So I’ve just been taking it for granted that I can see the source code for the Android SDK by clicking ‘view source’ on the Android developer site. see below:
Today I was using someone else’s machine and was completely confused when I couldn’t see that link. I was wondering, was it because I was signed in to gmail? So I got them to sign in with no effect. I refreshed the page, I looked at the google cached page. Then I remembered I installed an android SDK plugin ages an ages ago. This had been on another computer but because I had my Google Chrome synced it synced my add-ons!
Cut to the chase installing this add-on as shown below gives you simple access to the Android Source Code from the developer website which is very handy when you are reading up on an API and then want to check what that actually equates to in the android code.
The add on is called “Android SDK reference search” and was written by Roman Nurik who works at google. The add on allows you to search the SDK from your chrome search bar (just type ‘ad’ then space whatever you want to search) but from my perspective the cool feature is putting this source link on the developer website. When you click through it takes you to the specific class in the github repository for Android.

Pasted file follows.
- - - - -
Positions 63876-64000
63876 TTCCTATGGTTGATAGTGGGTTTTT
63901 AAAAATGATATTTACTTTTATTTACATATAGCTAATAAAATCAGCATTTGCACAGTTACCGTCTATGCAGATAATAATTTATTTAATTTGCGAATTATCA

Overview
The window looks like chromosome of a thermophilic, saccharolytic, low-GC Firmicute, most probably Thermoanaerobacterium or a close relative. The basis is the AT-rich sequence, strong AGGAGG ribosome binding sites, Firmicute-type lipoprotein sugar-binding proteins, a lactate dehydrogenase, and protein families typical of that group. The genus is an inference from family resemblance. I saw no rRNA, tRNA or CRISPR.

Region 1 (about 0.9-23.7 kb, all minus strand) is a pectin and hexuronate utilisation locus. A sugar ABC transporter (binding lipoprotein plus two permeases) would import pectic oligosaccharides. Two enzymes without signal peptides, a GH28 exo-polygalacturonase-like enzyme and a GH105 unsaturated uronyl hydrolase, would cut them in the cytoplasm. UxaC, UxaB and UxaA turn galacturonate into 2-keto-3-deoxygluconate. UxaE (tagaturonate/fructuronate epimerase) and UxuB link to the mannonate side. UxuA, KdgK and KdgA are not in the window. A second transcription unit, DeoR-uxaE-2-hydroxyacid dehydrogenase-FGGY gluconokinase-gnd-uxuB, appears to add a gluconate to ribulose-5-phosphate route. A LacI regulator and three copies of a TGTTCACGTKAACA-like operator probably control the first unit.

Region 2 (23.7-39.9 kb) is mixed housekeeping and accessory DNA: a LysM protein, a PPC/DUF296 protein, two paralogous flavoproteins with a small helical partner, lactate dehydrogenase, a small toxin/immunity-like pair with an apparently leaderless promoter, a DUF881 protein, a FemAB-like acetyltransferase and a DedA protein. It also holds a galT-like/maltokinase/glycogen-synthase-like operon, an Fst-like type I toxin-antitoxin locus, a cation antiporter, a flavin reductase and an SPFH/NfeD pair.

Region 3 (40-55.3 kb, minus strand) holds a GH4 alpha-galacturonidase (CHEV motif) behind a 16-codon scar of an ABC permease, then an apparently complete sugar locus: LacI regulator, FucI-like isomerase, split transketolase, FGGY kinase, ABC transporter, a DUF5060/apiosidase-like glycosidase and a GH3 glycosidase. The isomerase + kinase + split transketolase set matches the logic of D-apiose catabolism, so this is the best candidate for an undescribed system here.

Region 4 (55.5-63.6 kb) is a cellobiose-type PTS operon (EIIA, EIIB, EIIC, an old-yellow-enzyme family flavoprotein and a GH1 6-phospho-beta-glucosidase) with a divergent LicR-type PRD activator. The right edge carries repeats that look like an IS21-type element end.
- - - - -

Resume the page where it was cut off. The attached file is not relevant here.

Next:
What the Chrome Add install looks like:
Android SDK Reference Search Chrome Add-on
Adds an ‘ad’ omnibox command and view source links for the Android SDK class and XML references.
This very simple extension does two things:
1. Adds an ‘ad’ command to the Chrome Omnibox. For example, typing ‘ad ViewGro’ will bring up a list of all class names in the Android SDK matching ‘ViewGro’—selecting a list item navigates to the relevant Android SDK Reference URL on developer.android.com.
2. Adds a ‘(view source)’ link next to the SDK class name for class reference pages on developer.android.com. Clicking this link navigates to the relevant Google Code Search results from android.git.kernel.org.
Now you can also add Sample Code links, thanks to Jeff Gilfelt:
Sample code comes in handy when you are just browsing and want to see uses of a new class. Or know how to use a class but want to see how others are using it!